I think I understand the thinking in Apostolicæ Curæ. Does succession without passing on the faith of the church really mean anything? (Is that succession or simply an attempt at magic, like many vagantes do?) Leo XIII hung everything on orthodoxy about the Eucharist. The 1552 Prayer Book, even though it wasn’t widely used, seems to back him up. So after the Communion service the curate shall have the remaining bread and wine for his own use. Full stop. What did that mean? Not very encouraging from our point of view. 1662 can be read as Catholic but the Pope’s point was the damage was done in the mid-1500s. Much like most Lutherans lost their claim to having apostolic bishops.
The Orthodox are even stricter as you know. For them it’s all about being in the church and not ‘lines of succession’ although those are needed too. The only orders we know have grace are in the Orthodox communion, they say; any claim to orders outside the church is mere speculation and shall always remain so!
Right. We agree on the necessity of the episcopate as a mark of the church.
Not just a book or canon of books but a living voice, a magisterium. (Certainly Orthodoxy agrees with this notion of a magisterium, part of the church not something set over it… which is really what the Western form of Catholicism teaches too.)
If that’s so, then whatever they teach that has been received by the church (such as the big seven councils) is irrevocable, ¿no? Yes, the creeds, but more. You mention canons for example.
So… something that claims apostolic succession and even believes the creeds, but has left the church otherwise, is not Catholic.
And right, Muslims (the Mormons of Eastern Christendom) and Mormons are not ‘non-Nicene’ or ‘pre-Nicene’ Christians! They are non-Christians.
The Anglican fathers who came up with the Quadrilateral were on the right track – it’s true as far as it goes – but like we don’t stop at two sacraments (in the mediæval church just about every quasi-sacramental act was counted among the sacraments) the creeds alone don’t cut it.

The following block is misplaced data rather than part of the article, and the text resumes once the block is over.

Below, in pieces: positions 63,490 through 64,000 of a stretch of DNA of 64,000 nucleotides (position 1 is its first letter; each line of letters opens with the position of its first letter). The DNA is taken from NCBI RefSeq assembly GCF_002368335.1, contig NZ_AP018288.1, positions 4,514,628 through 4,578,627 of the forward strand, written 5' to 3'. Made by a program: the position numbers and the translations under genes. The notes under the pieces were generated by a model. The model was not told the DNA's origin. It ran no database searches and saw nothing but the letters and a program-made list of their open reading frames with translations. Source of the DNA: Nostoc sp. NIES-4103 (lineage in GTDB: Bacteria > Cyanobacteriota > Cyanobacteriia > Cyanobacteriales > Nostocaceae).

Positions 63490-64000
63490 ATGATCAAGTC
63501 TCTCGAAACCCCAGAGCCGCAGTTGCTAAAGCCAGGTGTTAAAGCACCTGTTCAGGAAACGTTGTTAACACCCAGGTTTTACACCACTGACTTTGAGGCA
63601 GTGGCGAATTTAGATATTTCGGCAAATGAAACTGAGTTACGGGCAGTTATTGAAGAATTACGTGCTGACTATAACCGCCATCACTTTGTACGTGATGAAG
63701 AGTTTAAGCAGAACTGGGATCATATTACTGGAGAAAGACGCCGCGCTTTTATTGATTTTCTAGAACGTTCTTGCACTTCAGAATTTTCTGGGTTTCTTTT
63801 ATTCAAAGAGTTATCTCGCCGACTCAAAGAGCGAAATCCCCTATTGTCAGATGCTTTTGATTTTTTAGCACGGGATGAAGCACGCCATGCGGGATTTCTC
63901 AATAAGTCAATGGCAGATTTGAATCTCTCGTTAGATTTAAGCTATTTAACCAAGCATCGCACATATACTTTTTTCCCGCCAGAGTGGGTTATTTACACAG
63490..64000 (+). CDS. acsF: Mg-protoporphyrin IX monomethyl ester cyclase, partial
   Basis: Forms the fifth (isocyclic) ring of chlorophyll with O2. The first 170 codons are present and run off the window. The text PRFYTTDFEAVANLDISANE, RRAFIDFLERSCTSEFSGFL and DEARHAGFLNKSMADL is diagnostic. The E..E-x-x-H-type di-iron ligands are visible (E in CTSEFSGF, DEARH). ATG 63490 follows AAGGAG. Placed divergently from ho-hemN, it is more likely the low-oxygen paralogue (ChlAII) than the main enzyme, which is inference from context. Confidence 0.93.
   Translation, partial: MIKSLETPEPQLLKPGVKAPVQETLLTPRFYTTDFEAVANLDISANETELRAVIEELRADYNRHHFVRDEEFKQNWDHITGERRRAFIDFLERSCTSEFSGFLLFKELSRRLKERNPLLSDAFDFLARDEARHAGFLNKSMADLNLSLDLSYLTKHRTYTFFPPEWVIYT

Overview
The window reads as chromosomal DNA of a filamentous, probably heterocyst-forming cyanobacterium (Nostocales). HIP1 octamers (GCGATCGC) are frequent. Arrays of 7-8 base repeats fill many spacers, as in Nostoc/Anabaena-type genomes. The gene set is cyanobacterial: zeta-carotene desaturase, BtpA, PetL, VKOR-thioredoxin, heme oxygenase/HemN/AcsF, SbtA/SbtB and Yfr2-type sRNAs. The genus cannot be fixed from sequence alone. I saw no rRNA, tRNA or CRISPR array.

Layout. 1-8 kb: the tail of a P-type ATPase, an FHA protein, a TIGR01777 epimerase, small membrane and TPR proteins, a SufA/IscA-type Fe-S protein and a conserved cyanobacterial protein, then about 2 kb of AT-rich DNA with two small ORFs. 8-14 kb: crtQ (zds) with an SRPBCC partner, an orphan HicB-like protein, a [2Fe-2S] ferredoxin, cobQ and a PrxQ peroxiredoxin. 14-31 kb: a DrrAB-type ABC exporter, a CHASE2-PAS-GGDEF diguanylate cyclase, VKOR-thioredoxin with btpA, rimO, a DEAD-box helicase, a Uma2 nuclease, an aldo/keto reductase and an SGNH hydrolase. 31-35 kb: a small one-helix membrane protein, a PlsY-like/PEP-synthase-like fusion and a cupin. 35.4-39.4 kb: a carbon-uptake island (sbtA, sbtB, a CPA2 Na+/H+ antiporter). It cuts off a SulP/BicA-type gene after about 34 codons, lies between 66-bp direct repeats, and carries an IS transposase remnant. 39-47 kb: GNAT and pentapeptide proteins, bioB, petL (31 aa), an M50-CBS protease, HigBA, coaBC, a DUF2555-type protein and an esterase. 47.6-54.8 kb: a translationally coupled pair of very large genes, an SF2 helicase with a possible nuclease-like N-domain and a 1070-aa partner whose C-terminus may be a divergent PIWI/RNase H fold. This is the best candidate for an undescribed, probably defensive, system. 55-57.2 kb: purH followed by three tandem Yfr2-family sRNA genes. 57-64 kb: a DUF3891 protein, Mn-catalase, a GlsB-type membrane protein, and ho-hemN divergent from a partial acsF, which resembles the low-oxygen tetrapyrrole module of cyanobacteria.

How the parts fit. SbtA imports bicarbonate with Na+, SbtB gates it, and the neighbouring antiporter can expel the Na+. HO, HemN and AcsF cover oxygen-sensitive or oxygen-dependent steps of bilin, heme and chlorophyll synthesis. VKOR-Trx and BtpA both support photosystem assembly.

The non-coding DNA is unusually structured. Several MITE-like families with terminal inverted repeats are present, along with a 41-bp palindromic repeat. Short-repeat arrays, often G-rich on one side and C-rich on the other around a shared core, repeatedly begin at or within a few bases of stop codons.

An Episcopal priest in my blogroll once agreed there are communion deal-breakers and not just modern Controversial Issues™. She brought up infant baptism. The Baptists are our Christian brothers, she said and I agree. But are they fully in the church? Is our holy mother the church wrong to baptise babies as they claim? These things matter.
So the bare minimum has got to be more than what’s been suggested so far.
BTW Rome’s criteria for valid orders and thus a true Eucharist, for churchness as opposed to being an ‘ecclesial community’ (Protestant non-church), are interesting to ponder. They’re much looser than the Orthodox (whom they recognise as a church like themselves). They are 1) like you, very basic credal orthodoxy (so basic the so-called Nestorians were recognised historically), 2) a claim of unbroken apostolic succession (the ‘lines’ thing – but them what got it don’t feel like they have to prove it) and 3) unbroken Catholic teaching and practice about the Eucharist.
P.S. To clarify: she doesn’t believe modern Controversial Issues™ are communion deal-breakers in her church but agrees there are divisions between Christians that can’t be glossed over.
Christopher, the precise question that I’m looking at is whether the criterion of Apostolic Succession implies any teachings—specifically moral teachings—not found in the creeds.
I think not, myself, but it’s the only way I can see to import moral and ethical content into “the faith once delivered”.